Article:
This is a great question due to the fact that it correctly identifies discrepancies that exist between the scientific definition and usage of the word "theory" and how the general public defines and uses the word.
Scientifically speaking, a theory is a unifying explanation for a wide range of hypotheses and observations that have been supported by thorough testing. This means that a scientific theory is backed up and supported by large amounts of evidence. A scientific theory is not a whimsical guess about how or why something works the way that it does. This definition and usage runs counter to what the general population believes.
In my experience, the general population is quite quick to discredit an idea because "it is only a theory." Too many people assume a theory is an idea off the top of somebody's head that hasn't been tested and is not supported. That assumed definition is much closer to what a scientific hypothesis would be. A hypothesis is a possible explanation or answer to a question. Another way of thinking about a hypothesis is that it is an idea that you can test. A hypothesis that has been tested over and over again to confirm the same set of predictions can be used to form a theory.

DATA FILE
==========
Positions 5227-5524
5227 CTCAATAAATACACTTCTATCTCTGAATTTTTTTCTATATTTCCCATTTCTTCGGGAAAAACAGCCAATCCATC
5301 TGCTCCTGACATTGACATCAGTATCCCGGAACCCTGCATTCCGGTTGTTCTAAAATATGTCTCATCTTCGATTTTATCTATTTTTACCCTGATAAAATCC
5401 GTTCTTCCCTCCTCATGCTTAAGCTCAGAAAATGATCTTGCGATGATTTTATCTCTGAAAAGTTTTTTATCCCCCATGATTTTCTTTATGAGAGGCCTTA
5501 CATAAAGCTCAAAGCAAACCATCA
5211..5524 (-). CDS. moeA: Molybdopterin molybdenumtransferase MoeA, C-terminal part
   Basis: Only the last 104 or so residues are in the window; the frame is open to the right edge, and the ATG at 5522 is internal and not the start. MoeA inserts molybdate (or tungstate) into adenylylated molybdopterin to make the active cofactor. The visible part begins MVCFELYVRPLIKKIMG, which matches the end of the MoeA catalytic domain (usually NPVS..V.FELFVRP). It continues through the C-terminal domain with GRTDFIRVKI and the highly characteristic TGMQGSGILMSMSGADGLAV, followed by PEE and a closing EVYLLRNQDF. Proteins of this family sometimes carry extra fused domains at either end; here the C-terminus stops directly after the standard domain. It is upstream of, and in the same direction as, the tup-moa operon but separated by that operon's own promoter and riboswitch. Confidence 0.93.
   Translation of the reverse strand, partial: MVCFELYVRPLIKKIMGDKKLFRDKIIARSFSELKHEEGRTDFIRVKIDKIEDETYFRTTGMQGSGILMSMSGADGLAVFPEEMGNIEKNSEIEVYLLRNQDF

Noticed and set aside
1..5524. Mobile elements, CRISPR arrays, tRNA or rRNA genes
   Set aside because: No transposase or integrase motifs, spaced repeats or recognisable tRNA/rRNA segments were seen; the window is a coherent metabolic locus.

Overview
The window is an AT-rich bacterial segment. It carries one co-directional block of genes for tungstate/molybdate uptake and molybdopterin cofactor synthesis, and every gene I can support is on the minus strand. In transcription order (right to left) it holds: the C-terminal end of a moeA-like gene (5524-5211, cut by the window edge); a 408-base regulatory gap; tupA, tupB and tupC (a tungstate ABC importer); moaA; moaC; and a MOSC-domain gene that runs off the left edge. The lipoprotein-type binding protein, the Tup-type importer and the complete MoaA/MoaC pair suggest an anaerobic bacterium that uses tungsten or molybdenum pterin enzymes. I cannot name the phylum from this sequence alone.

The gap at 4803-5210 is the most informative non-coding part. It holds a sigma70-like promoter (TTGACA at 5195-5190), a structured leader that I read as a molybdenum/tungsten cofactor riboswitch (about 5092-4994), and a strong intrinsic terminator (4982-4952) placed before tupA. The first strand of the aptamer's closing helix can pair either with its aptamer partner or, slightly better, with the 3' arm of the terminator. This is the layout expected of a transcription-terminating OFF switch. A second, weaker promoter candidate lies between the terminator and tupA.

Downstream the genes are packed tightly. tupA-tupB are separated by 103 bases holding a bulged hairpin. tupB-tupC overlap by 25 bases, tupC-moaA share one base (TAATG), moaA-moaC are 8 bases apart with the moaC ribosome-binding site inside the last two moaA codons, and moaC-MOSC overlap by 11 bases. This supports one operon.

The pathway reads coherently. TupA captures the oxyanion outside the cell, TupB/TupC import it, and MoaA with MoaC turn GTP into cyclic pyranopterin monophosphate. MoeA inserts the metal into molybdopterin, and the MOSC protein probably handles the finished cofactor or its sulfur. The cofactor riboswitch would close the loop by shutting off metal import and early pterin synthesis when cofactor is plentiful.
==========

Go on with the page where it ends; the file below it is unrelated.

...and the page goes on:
While a theory does have supporting evidence, new evidence can always be brought in to modify and change the theory. Some theories can even be proven completely false, as was the case with geocentric theory, but the key is that any existing theory has supporting evidence found through scientific testing.